My dad possesses so many wonderful qualities, but one he's been gifted with in particular is wisdom. At every stage of my life, from a little girl to a teenager to an adult, he's provided a listening ear and sound, Godly advice for every dilemma that's come my way. He's talked me through college decisions, relationship issues, career ups and downs, and financial crises. He's always encouraged me to seek God's best, to never settle (especially when it came to men!), and to go after my dreams–even if that meant moving far away.

I've shared on the blog about my many fond memories growing up around the yellow table. Though my mom was the one who prepared the meals, I think it was dad who shaped my love of food. Dad was always the one who, on road trips would take us off the beaten path to try a barbecue place he had read about, or go to a bakery that served the best pies or croissants. He's obsessed with teas and collects them from around the world. When he goes to the store, he'll come back with a special salted Irish butter that he read about, or veer off to a bakery to get a fresh loaf of crusty bread.

But one memory, in particular, stands out. As an extremely non-athletic, book-obsessed 12 year old, I had no inclination to do any sort of sport. Dad thought, as I was entering seventh grade, that I should try out cross country. I was very skeptical about the idea, but he listed off all the benefits of running, which I believe included "better sleep, better concentration, increased health, etc." I decided to go out for the first day just to give it a try. On a hot afternoon in August, the coach asked us to run 6 laps (1.5 miles) around the track just to gauge everyone's skill level. I balked. I had never run even close to that amount in my entire life. Half of the colt-legged girls bolted off, running effortlessly around and around the track. I, along with a few other stragglers, jogged slowly around the track, breathing with difficulty. By lap two, I was walking. Every muscle in my body already hurt. I tried to alternate jogging with walking and I felt like a total failure. I was in tears by the end and vowed NEVER to go back.

Dad came to pick me up after practice and I slumped into the car, my red face streaked with tears and sweat. "How was it?" he asked, though I'm sure he could already tell by the look of me that it had not gone well. "Horrible," I said. "I'm not going back." Dad said, "OK, you don't have to go back, but why don't you give it a few days? Running is always the hardest the first day or two and then it just gets easier as you build endurance." I wasn't convinced. In his wisdom, he decided to add a little incentive, "Look, honey, give it a few more days and if you want to quit, fine. But, if you stick it out until the end of the season, I'll take you out to dinner anywhere you want to go."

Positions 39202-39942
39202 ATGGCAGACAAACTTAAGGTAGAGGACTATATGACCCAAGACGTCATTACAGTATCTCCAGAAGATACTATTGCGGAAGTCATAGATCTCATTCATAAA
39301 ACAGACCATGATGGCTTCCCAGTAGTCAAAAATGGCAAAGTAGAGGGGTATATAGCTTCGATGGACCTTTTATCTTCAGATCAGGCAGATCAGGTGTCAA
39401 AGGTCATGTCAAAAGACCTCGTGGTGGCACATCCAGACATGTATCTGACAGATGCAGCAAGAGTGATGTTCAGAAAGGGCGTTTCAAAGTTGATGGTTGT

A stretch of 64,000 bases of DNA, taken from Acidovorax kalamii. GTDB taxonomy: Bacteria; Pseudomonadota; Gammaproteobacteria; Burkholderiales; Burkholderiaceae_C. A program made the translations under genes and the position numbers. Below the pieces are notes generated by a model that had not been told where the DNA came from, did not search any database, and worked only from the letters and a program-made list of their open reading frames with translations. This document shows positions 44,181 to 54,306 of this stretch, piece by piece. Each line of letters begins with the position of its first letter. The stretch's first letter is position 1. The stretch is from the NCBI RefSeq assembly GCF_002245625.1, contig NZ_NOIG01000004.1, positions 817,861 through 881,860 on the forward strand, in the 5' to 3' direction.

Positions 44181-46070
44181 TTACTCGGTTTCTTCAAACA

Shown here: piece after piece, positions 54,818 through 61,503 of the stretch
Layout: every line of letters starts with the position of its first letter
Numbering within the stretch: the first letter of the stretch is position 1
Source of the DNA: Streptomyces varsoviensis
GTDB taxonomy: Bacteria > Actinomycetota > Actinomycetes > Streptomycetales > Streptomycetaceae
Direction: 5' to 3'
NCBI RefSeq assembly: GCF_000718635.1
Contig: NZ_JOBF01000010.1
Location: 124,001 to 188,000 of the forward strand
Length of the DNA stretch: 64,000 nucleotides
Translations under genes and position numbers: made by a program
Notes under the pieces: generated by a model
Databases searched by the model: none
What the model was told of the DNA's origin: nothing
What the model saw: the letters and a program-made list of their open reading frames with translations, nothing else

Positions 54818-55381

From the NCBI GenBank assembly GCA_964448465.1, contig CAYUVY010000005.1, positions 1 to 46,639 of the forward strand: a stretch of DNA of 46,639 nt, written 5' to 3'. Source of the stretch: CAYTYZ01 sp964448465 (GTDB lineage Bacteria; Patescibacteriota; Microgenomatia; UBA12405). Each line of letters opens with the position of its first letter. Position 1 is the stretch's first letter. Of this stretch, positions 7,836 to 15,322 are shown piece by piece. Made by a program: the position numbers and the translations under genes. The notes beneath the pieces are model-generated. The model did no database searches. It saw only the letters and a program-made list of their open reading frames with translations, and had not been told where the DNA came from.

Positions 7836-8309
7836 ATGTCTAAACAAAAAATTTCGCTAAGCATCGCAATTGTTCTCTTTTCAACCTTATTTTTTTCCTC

Suddenly, the tables had turned. Dinner anywhere I wanted to go? This was music to a budding food-lover's ears. My mind raced with possibilities (Dalt's? Kobe Steakhouse? Amerigo's) and I agreed to go back the next day. And the next day. And suddenly, a week or two in, I was running six laps with no problem. And then I was suddenly racing in fields and on trails, and actually enjoying it! Every time I wanted to quit, I just kept thinking: Amerigo's. I had chosen this white table-clothed Italian restaurant–the pinnacle of elegance in my seventh-grade mind–as my prize, and already planned what I'd order: warm bread with olive oil, a green salad with creamy peppercorn dressing, and crispy chicken Parmesan over angel hair pasta with tomato basil sauce. And for dessert, I'd get the tiramisu, something that I'd never had but had always wanted to try.

Thanks to Dad, I stuck with the season, and I got that meal at Amerigo's. But it didn't stop there. Not only had he encouraged my love affair with food, but he had help birth a lifelong love of running. I ended up running cross country the next season, and track as well, and went on to run cross country all the way through high school. Since then I've run several half-marathons and still love running today.

I am so grateful to have a dad who's encouraged me to try new things–and to stick with them when they get hard, to love learning and reading, to seek and pursue God above all else, and to take time to enjoy the good things in life (i.e. pastries!). He's always made me feel special and loved, something I now realize that too few girls feel growing up. One of the best pieces of advice he's given, however, was to marry a man not only who loved me, but who got my "essence." Someone who really understood me and who wanted to see me flourish. That advice was certainly sound, and gave me the confidence to get out of several serious relationships that were not the right fit. And ultimately, I did find that man who really loves me and understands me and wants to see me flourish. Thanks, Dad, for encouraging me not to settle, and to wait for God's best–it certainly paid off!

Happy Father's Day! I love you!!